By the way, since nowadays it seems that supporting someone's free speech rights is treated the same as agreeing with that person, I will remind folks that having led a pro gay marriage ballot initiative briefly in Arizona, I am unlikely to agree with someone who thinks it should be banned.  But so what?  I would have absolutely no problem arguing with such a person in a rational way, something that faculty member Ms. Abbate seemed incapable of doing.  While I might disagree with him on any number of issues, Professor McAdams was totally right to call her out.  Besides, is the Left's goal really to take all opinion with which they disagree and drive it underground?  Force folks underground and you never know what will emerge some day.  Things like.... Trump supporters.

It is amazing to me that universities have become the least viable place in the US to raise and discuss controversial issues in the light of day.

 

 

I Would Really Like to Get Elizabeth Warren and Other Progressives On the Record Right Now About Sub-Prime Auto

To me, the sub-prime auto loan market looks exactly like the home mortgage market in about 2006.

Back before 2009, Progressives were pushing like crazy to get banks to write mortgages to low-income borrowers with bad credit.  Banks that refused to do so would face the wrath of the banking regulators and lawsuits over redlining and ever other thing the Left could think of.   Seriously, if you had tried to stop sub-prime lending in 2006 the Progressives would have excoriated you as being racist, hating the poor, etc.  When the whole mess inevitably collapsed, the Progressives suddenly were there blaming this lending to low income people on the banks, accusing them of predatory lending practices.

OK, so now it is 2006 in the consumer credit market, and specifically in auto loans.  Banks are making crap loans to no-credit individuals on cars and getting them off the books by securitization.   So let's get Elizabeth Warren on the record right now.  Should banks stop lending to these no-credit low-income people?  My bet is that she would support this lending, doubly so because the Obama Administration feels on the hook still for their GM and Chrysler bailouts and would rather not see these companies tank (which they would if sub-prime credit suddenly dried up).  So, before she can piously accuse banks of predatory practices 3 years hence when it all collapses, I want to know what Elizabeth Warren thinks of all this right now.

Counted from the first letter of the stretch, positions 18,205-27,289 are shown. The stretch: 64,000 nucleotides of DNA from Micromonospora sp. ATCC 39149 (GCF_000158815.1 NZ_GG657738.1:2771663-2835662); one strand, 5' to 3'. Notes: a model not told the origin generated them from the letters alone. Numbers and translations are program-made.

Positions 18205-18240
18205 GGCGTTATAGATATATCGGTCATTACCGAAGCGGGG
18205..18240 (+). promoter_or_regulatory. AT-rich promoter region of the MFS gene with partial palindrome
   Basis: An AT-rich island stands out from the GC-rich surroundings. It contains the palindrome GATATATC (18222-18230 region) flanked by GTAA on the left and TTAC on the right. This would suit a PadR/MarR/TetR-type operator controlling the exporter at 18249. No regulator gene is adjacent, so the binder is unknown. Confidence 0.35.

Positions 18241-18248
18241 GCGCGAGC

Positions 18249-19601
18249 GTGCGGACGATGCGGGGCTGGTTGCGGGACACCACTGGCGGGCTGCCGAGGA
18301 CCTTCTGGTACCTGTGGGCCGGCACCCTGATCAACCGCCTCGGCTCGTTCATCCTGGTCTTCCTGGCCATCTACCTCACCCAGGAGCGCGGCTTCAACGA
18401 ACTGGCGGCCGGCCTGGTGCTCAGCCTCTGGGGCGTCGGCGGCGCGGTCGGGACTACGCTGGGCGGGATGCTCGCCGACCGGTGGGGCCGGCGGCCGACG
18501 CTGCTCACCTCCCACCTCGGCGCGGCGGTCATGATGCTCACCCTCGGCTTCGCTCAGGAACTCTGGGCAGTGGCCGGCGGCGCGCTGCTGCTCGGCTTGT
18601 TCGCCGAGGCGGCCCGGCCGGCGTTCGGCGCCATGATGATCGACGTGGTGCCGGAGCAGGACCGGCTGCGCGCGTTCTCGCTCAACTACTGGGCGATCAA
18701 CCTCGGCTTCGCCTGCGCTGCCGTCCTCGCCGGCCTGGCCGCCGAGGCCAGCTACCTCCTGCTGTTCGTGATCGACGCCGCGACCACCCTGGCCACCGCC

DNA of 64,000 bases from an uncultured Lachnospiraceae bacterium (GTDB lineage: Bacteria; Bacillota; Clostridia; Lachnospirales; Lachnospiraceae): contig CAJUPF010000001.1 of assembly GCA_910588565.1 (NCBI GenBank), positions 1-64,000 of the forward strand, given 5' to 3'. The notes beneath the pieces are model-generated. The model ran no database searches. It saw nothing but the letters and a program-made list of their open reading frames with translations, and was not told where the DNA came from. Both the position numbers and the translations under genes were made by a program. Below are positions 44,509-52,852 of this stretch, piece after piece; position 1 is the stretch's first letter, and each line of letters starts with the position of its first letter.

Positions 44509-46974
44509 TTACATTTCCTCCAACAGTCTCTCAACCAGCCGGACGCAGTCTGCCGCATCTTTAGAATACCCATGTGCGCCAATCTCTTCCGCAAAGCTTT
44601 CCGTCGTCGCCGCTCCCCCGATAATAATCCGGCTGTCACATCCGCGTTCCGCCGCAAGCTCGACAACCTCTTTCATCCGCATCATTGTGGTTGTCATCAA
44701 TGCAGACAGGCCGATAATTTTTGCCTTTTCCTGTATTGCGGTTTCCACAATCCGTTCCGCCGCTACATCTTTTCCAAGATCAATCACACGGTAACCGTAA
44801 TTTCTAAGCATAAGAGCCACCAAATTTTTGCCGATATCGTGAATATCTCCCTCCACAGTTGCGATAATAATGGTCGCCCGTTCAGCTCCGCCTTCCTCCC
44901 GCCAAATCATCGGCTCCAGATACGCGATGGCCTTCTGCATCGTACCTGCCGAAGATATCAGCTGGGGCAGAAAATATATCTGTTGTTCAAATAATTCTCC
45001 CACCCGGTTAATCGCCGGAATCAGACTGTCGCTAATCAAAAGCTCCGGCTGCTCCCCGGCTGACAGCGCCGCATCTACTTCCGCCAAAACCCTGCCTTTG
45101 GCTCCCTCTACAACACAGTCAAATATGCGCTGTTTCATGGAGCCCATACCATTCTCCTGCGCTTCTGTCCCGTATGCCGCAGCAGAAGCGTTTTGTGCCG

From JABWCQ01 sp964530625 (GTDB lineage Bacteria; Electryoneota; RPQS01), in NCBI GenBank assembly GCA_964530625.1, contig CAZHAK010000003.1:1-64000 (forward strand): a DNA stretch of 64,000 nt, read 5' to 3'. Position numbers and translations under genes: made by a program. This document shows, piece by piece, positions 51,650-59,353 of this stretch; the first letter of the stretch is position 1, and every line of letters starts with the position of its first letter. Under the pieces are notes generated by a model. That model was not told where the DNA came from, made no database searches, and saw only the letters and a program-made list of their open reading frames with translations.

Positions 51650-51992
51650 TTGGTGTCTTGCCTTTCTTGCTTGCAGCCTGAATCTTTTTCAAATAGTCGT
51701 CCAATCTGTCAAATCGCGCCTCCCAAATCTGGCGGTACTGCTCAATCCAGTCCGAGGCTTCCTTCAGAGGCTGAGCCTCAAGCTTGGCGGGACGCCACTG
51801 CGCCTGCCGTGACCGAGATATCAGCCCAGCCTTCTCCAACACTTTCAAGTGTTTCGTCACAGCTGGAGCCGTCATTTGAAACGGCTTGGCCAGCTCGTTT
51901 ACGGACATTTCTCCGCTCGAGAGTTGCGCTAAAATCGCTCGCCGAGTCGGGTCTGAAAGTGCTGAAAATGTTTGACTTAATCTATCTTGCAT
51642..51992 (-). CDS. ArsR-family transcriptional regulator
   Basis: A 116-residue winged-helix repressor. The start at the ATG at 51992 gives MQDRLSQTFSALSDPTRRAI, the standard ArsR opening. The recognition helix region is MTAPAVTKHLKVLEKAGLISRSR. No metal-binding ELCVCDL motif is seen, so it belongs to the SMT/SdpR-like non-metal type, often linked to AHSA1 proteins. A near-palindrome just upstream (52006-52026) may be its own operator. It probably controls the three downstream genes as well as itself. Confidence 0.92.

Update:  Well, good news and bad news.  Good news is that Elizabeth Warren has criticized sub-prime auto.  Bad news is she appears to be totally on the wrong track with causes, talking not about the fact the loans should not be written at all but about the fact that she thinks dealers are reaping huge profits marking up the loans.  It would be interesting to see what the Obama Administration would think about a clamp-down on sub-prime auto.  Methinks they might freak out at that, knowing sub-prime loans are all that is keeping US automakers out of a new recession.

Currency Manipulation

One of the critiques of any trade deal of late is that there should be penalties for countries guilty of "currency manipulation."  The concern is that countries will devalue their currency in an effort to make their own exports cheaper to other nations while making it harder for other countries to export back to them.  As an example, if the Chinese were to do something that cuts the value of the Yuan in half vs. the dollar, their products look very cheap to American consumers while American-produced goods suddenly look a lot more expensive to Chinese consumers.

I have two brief responses to this:

  1. I find it hilarious that anyone in the United States government, which has a Federal Reserve that has added nearly $2 trillion to its balance sheet in the service of cramming down the value of the dollar, can with a straight face accuse other nations of currency manipulation.  In practice in today's QEconomy, currency manipulation means another country is doing exactly what we are doing, but just doing it faster.